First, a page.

Human augmentation with ChatGPT – Smart Factory definition

There are many untamed challenges in terms of such man and machine symbiosis, as we the human species, have the responsibility to define by which rules we want to live, as machines progress in new areas, changing the foundations on our society is organized

The man and the machine manifesto

This year marks a tectonic shift in human augmentation, despite the ongoing criticism of the progress that needs to be made in terms of model fitness, as the machine training increases, pursuing a global federated data ingestion network, results accuracy will consistently improve at dramatic fast velocity. In particular, the threats related with plagiarism and job security result in a misconception of the reinvention of what a job definition should be. Other domains that are being neglected and should have the attention of the community are ethics and bias, as well as, if humans will be bound by imaginary machine or human machined interactions – they just want to enrich their egos – and de-socialize with the world around.

We are stepping in the era of “homo silicus” [1].

In the context of the nature of my daily routines, being one of them doing research, I did a test about the definition of a smart factory is. The context is related with projects I am involved with and I wanted to challenge my own definition and how to implement on the shop floor, and in particular how that changes the way we search, discover information and execute reasoning. The results are impressive. What I extracted from ChatGPT is without any doubt a step change for knowledge-oriented work. It took me 30 minutes to curate all that is pasted bellow. A similar effort with low assisted search, would take around 3 days – the benchmark I setup for myself that the effort to discover meaningful pointers increases substantially with low return.

We are facing a tremendous opportunity on how we will shape the nature of our own existence.

What Smart Factory is?

A smart factory, also known as a “digital factory,” is a manufacturing facility that uses advanced technologies such as artificial intelligence (AI), the Internet of Things (IoT), and robotics to automate and optimize its production processes. The concept of the smart factory is based on the integration of cyber-physical systems (CPS), which combine sensors, communication networks, and software to create a “smart” and connected production environment.

The smart factory leverages data generated by these systems to improve efficiency, quality, and safety, while reducing costs and environmental impact. Some of the key benefits of a smart factory include:

Increased productivity: By automating repetitive tasks and optimizing production processes, smart factories can significantly increase productivity and output.

Improved quality: The use of sensors and other monitoring technologies can help identify defects and improve product quality.

Enhanced flexibility: Smart factories are designed to be agile and adaptable, enabling them to quickly respond to changing market conditions and customer demands.

Reduced costs: By minimizing waste, reducing downtime, and optimizing energy usage, smart factories can help lower production costs.

Overall, the smart factory is a key component of Industry 4.0, the fourth industrial revolution that is characterized by the convergence of digital, physical, and biological technologies.

But that definition is more focused on the outcomes, such as increasing productivity, flexibility, it does not explain what the constituent characteristics of a smart factory are.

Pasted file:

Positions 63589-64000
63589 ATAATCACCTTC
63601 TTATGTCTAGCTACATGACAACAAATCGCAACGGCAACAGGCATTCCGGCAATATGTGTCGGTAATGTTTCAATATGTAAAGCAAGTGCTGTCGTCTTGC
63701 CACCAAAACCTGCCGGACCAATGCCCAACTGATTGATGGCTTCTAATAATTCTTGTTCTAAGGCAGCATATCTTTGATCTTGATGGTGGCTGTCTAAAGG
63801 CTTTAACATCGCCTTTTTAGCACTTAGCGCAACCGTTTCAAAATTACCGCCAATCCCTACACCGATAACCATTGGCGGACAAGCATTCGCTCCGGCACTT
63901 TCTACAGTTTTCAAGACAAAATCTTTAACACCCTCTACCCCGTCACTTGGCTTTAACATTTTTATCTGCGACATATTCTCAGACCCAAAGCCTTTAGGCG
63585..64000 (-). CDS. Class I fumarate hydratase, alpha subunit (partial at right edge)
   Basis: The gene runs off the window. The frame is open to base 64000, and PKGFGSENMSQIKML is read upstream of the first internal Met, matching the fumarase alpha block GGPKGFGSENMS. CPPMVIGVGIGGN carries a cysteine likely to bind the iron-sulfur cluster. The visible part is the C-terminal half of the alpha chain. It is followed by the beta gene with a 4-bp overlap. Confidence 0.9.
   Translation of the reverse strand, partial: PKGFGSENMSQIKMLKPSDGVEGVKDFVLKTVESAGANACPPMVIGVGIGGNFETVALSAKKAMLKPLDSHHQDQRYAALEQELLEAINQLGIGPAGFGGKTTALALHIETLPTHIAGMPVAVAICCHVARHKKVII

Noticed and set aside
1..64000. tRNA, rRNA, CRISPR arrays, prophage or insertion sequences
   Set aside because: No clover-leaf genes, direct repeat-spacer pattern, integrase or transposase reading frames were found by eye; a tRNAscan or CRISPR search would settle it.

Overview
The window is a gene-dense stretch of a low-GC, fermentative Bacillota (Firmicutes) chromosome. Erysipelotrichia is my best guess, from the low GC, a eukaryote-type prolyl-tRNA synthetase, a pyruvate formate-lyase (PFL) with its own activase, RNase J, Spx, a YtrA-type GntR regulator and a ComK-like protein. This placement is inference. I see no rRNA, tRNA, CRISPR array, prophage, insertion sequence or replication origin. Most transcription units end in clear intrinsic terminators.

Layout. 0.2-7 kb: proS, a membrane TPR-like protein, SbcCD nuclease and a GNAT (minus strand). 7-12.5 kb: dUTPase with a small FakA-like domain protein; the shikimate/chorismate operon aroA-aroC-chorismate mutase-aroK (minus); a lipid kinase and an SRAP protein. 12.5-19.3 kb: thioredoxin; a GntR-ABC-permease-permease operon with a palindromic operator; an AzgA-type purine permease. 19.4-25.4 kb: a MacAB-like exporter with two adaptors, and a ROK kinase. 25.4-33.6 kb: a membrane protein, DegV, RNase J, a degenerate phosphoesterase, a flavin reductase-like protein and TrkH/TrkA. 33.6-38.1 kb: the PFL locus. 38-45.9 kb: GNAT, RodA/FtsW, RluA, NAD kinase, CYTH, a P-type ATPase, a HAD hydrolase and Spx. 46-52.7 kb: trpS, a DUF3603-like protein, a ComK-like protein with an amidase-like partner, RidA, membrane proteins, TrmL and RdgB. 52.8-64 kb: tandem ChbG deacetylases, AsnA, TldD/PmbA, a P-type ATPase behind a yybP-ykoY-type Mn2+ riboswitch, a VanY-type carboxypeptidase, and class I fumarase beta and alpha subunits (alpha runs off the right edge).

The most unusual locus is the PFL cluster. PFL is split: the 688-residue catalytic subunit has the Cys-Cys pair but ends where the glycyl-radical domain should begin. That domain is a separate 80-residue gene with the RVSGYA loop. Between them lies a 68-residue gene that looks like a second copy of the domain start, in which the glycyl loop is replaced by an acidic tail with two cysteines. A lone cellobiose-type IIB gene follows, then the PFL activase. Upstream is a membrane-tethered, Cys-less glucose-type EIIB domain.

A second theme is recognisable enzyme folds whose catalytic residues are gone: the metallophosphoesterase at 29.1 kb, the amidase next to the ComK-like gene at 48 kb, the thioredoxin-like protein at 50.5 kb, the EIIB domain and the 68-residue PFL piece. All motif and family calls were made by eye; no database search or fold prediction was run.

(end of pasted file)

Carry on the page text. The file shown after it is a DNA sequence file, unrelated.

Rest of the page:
You’re right, let me elaborate further. Smart factories have several characteristics that distinguish them from traditional manufacturing facilities. Some of these characteristics are:

Connectivity: Smart factories are highly connected and integrated with the internet, allowing for real-time data exchange and communication between different machines, systems, and people.

Automation: Automation is a critical aspect of smart factories. By leveraging advanced technologies such as robotics, machine learning, and artificial intelligence, smart factories can automate various manufacturing processes, from assembly to quality control, to reduce human intervention.

Data-driven decision-making: Smart factories use data analytics and artificial intelligence algorithms to analyze data from sensors and other sources to make informed decisions in real-time.

Flexibility: Smart factories are designed to be agile and adaptable, allowing for quick changes to production schedules and configurations based on changing market demands.

Integration: Smart factories integrate various production systems and processes, from supply chain management to logistics, to create a seamless and efficient workflow.

Sustainability: Smart factories aim to minimize waste, reduce energy consumption, and minimize environmental impact through the use of efficient production processes and sustainable practices.

Overall, smart factories leverage advanced technologies and intelligent systems to optimize production processes and improve efficiency, quality, and sustainability.

What are the sources you used to give such answers?

As an AI language model, my responses are generated based on a large corpus of text data that has been collected from various sources, including books, academic papers, news articles, and other online resources.

To provide an accurate and reliable response, I rely on the most current and reliable information available at the time of my training (September 2021). However, it’s important to note that the field of smart factories is rapidly evolving, and new developments and advancements may have occurred since then.

If you have any specific questions or need more detailed information, please let me know, and I’ll do my best to provide you with the most up-to-date and accurate information available.